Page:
Church Council joins locked-out Teamsters in push for darigold settlement

The labor battle between Teamsters Local 66 and WestFarm Foods heated up briefly last week when close to 200 union members demonstrated for an hour or so outside of the company's Darigold headquarters on Elliott Avenue West.

The union members carried paper cups with burning candles in them, and passing motorists, truck drivers and Metro bus drivers honked their horns in sympathy with the grim-faced dairy workers and members of other unions who showed up to lend support.

The demonstration on Feb. 4 also coincided with an appearance of Church Council of Greater Seattle representatives, who held short talks with company officials after delivering roughly 1,000 signatures on petitions calling for a return to the bargaining table and an end to the lockout in the 5-month-long hiatus.

Mark Jones, secretary-treasurer for Local 66, was hopeful the Church Council's involvement would help end the labor dispute. "I think it's going to make a very good impact," he said. "We see it as a positive thing."

Petitions, which the rank and file collected, included signatures from county and city officials, Jones said. Mayor Greg Nickels was among them, Jones added.

However, the company declined to end the lockout, and a previously sched-uled meeting the next day among the Teamsters, a federal mediator and Darigold officials failed to break the impasse.

Rev. Sanford Brown, executive director of the Church Council, was both pleased and disappointed after meeting with company officials, saying he appreciated the company's willingness to talk.

"We feel it's inappropriate for Darigold to sell its products in the community and not be responsible to the community," Brown said. "At the same time, we hoped they would bring back the Dari-gold workers during the talks."

That didn't happen because Darigold was afraid returning workers would resort to sabotage, according to Verlene Wild-er, president-elect of the Church Coun-cil's board. "We feel they should have faith in their workers," she said after the meeting with company officials.

That faith, if it exists, is strained. Union members were videotaped and photographed both during the demonstration and afterward as they left because of security concerns, according to WestFarm spokesman Joel VanEtta.

In addition, a temporary restraining order is currently in effect that prohibits Local 66 members from, among other things, blocking the company entrances or intimidating replacement workers WestFarm has hired.

Brown noted that the Church Council had already voted to unanimously to boycott Darigold products, "especially till Darigold brings its workers back." But since the lockout is still in effect, he called for the boy-cott to continue.

The conflict with WestFarm has caught the interest of other labor organizations, and interest in unions has surged because of the Seattle company and businesses such as Wal-Mart, according to Al Hovert, international vice president of the Teamsters.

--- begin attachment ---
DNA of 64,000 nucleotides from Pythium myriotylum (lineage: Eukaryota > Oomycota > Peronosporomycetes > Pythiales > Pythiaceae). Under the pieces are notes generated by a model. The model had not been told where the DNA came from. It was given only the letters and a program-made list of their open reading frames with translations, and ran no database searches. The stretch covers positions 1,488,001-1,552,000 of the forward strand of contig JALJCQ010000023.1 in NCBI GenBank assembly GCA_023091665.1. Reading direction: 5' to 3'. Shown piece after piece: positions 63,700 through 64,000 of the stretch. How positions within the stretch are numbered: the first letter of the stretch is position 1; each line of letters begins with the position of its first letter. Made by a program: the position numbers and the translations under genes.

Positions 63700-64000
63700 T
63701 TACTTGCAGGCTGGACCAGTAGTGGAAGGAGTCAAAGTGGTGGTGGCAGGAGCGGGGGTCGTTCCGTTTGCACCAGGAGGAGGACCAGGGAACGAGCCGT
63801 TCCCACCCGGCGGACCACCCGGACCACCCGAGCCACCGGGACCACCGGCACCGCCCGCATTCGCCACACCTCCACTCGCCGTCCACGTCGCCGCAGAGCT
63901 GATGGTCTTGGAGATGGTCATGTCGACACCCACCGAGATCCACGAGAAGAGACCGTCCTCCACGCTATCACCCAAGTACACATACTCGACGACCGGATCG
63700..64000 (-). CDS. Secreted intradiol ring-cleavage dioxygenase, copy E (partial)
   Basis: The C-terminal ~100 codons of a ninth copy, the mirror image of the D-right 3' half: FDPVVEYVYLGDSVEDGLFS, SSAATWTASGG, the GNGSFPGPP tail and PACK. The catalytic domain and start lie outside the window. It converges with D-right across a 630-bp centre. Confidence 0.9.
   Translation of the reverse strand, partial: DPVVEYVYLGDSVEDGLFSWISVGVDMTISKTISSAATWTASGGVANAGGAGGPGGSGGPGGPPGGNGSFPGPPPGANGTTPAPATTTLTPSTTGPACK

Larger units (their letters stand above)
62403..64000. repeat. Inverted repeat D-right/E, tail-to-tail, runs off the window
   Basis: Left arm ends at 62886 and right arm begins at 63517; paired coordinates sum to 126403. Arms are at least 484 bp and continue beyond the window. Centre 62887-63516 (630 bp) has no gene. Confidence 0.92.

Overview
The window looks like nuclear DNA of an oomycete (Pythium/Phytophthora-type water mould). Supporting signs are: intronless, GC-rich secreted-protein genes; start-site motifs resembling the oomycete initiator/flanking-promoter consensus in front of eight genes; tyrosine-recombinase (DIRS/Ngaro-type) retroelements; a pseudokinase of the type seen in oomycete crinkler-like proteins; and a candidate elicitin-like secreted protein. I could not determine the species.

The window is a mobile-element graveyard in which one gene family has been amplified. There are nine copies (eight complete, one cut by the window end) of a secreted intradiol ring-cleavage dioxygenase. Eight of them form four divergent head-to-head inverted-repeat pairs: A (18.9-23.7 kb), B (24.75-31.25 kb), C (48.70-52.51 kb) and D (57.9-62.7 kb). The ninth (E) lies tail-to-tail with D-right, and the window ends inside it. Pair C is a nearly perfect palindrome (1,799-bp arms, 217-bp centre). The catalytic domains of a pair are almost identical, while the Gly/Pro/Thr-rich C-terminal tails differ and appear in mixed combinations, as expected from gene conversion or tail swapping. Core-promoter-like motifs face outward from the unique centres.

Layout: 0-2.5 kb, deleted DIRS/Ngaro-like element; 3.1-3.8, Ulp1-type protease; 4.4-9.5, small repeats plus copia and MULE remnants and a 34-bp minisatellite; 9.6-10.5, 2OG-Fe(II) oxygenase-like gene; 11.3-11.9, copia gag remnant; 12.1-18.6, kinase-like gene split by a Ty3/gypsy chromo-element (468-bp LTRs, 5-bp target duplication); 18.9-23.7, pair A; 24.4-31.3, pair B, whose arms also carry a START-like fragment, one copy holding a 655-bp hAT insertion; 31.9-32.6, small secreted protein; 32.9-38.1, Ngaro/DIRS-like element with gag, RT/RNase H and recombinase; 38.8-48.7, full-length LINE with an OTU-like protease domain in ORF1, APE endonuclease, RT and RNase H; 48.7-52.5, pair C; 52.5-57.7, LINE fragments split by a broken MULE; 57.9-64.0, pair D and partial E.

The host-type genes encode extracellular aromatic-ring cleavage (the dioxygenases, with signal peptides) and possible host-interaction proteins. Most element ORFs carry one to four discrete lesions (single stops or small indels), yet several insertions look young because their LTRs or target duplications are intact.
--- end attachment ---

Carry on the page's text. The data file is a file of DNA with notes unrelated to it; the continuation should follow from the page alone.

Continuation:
Speaking at the demonstration, he said wages and benefits are the key to that interest. "We're basically eliminating the middle class if we eliminate the labor movement," Hovert added.

Mike Williams, president of Local 81 of the United Food and Commercial Workers union, said his organization was supporting the Darigold workers because they are facing the same issues that are confronting striking union grocery-store workers in California. He described the Church Council's involvement as "a big help because it's the community speaking through the church."

That assertion wasn't lost on the company. "WestFarm Foods respects the Church Council of Greater Seattle, its mission and the good work that it does in the community," according to statement released by Bill Anderson, vice president for legal and public affairs. "We also appreciate the Church Council's concern over this labor dispute."

It was a comment echoed by spokesman VanEtta. "We had a good and frank discussion with members of the Church Council," he said, adding that the petitions were taken into account.

"We hope we can come to an agreement," VanEtta said. He added that progress was made in the Feb. 5 discussions, the third set of talks held in the past month.

Local 66 officials don't quite see it that way. According the group's Web site, WestFarm started the session by saying the company had suffered deep losses during the past several years, losses that reached the "high seven figures" at the Dari-gold facility on Rainier Avenue South alone.

"This is all new information that has not been part of the negotiations until now," according to the Web site statement, which adds that the company is now seeking "concessionary bargaining" because of the losses.

However, WestFarm has agreed to let Local 66 audit the company's books, VanEtta said. In the meantime, negotiations have broken off until the audit is completed, according to the Teamsters.

Staff reporter Russ Zabel can be reached at 461-1309 or

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